It pays to have friends. Even if you’re a bird.
Residents of Barker Mill Arms on Wednesday got help for a great blue heron that had been acting strangely along the Little Androscoggin River. It was an easy observation to make: Each summer for many years, they’ve been watching the bird prowling for food along the river. On Wednesday, the heron wasn’t acting like itself.
“It was obviously injured,” said Richard J. Profenno, a resident at Barker Arms. “One of its wings was down. It was just hanging around.”
The heron dines on small fish and reptiles. Without mobility, it has little chance to swoop in and surprise prey. No prey, no food and it’s goodbye heron.
“I love animals too much to let something like that go,” said Rosemarie Welton, also a Barker Mill Arms resident.
Welton had noticed weeks ago that the heron was acting funny. She called state police and was told to shoo the heron and to not give it food.
On Wednesday, the heron looked no better. It was clear the bird had suffered a broken wing, Welton said. She called for help once more and this time got it in the form of Game Warden Rick Stone, a veteran of rescuing animals of all shapes and sizes.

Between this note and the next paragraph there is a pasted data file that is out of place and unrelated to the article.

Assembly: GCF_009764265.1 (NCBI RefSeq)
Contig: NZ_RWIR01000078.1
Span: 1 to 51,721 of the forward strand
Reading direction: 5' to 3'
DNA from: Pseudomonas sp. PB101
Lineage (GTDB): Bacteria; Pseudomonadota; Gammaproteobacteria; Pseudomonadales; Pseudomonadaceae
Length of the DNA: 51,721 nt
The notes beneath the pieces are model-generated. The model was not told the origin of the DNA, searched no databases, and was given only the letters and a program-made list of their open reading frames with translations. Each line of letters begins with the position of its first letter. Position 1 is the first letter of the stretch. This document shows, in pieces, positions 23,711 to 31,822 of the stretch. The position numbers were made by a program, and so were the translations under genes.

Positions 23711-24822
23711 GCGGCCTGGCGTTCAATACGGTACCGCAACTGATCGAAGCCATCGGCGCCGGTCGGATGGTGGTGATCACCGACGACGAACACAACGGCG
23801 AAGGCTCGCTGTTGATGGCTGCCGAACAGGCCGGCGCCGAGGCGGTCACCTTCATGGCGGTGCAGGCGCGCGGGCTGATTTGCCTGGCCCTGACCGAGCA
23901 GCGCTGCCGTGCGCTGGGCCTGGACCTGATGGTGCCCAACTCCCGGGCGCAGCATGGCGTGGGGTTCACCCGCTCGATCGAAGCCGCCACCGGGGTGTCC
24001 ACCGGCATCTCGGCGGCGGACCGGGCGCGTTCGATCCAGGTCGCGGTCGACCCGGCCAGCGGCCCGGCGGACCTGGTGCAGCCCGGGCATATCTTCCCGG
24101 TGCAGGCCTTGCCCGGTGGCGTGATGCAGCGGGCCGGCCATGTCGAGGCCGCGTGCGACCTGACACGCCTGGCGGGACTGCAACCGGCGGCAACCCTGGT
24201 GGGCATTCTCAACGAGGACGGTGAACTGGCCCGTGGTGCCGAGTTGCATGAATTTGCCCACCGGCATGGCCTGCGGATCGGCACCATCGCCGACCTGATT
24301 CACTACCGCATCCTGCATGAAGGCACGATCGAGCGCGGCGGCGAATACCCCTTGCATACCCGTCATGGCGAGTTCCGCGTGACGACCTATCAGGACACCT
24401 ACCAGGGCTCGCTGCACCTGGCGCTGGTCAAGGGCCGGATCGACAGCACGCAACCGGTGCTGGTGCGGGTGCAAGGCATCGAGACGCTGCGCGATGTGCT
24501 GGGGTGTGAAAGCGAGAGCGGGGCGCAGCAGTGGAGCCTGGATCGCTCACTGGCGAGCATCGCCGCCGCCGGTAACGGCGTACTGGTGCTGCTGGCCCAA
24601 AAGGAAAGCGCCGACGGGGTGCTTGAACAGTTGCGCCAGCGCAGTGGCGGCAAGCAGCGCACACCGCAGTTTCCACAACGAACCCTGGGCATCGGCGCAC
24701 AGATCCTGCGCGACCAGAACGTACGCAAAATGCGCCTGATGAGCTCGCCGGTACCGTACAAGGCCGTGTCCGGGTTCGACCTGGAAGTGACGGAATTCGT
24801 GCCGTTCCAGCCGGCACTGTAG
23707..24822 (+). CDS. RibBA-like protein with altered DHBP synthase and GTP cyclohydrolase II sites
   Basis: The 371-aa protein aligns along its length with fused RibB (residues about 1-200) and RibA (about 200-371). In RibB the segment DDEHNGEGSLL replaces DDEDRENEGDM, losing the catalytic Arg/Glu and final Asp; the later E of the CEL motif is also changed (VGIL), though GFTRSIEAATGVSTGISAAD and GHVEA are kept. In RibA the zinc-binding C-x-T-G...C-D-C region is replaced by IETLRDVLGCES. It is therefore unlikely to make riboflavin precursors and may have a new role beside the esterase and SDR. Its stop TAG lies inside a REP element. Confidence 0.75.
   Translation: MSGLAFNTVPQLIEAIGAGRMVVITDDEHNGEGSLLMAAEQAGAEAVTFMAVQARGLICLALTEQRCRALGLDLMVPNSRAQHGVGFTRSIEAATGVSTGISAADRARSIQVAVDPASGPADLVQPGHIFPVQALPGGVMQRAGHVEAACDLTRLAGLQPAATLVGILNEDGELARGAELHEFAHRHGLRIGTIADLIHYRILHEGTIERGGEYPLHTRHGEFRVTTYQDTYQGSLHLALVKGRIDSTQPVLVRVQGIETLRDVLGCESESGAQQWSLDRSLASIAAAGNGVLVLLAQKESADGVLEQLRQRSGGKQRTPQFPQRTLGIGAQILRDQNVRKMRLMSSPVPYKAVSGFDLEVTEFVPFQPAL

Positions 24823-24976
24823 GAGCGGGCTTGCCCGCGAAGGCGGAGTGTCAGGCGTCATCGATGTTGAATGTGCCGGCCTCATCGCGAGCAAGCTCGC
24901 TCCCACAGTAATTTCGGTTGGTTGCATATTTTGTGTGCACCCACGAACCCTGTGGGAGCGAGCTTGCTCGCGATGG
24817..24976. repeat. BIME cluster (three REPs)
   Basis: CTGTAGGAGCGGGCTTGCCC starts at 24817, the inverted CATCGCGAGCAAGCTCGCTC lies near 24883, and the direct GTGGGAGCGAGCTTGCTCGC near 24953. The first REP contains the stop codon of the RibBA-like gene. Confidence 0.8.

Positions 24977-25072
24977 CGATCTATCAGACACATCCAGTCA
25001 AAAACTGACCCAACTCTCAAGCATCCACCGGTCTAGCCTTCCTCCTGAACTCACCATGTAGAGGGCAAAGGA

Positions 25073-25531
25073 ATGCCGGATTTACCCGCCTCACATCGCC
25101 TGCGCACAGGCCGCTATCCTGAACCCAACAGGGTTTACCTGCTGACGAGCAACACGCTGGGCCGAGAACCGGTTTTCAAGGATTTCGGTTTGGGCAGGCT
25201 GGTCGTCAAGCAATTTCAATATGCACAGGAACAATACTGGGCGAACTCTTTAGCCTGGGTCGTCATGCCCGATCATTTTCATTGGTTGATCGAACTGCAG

What high-tech gadgetry did Stone produce to capture the heron?
“A big net,” Profenno said. “I thought for sure he’d be chasing that bird up and down the river. But it just hopped around and he got it.”
On the river banks, the people of Barker Mill Arms watched with concern. When Stone climbed back up the steep embankment, they helped move the bird from the net and into a box designed to house it during the journey to Avian Haven, a bird rehabilitation center in Freedom.
“They’re going to take care of him,” Welton said. “They’ll fix his wing and then let him go.”
The heron is not the only bird that gets attention at Barker Mill Arms. Others, like the king fisher, the osprey and the occasional eagle will make their way to the Little Androscoggin at certain times of year. Profenno and his neighbors watch them and take photographs from an unobtrusive distance. The blue heron, with its long neck and spindly legs, makes a particularly good subject.
“I try to get a picture of it every year,” Profenno said.
Welton, too. She has all kinds of pictures of the various birds that make their way to the Little Androscoggin. She’s hoping the heron will be back next summer. Until then, she’ll be keeping track of the bird’s progress at avianhaven.org.
“I’ll be watching,” Welton said.
To see more from the Sun Journal, visit sunjournal.com.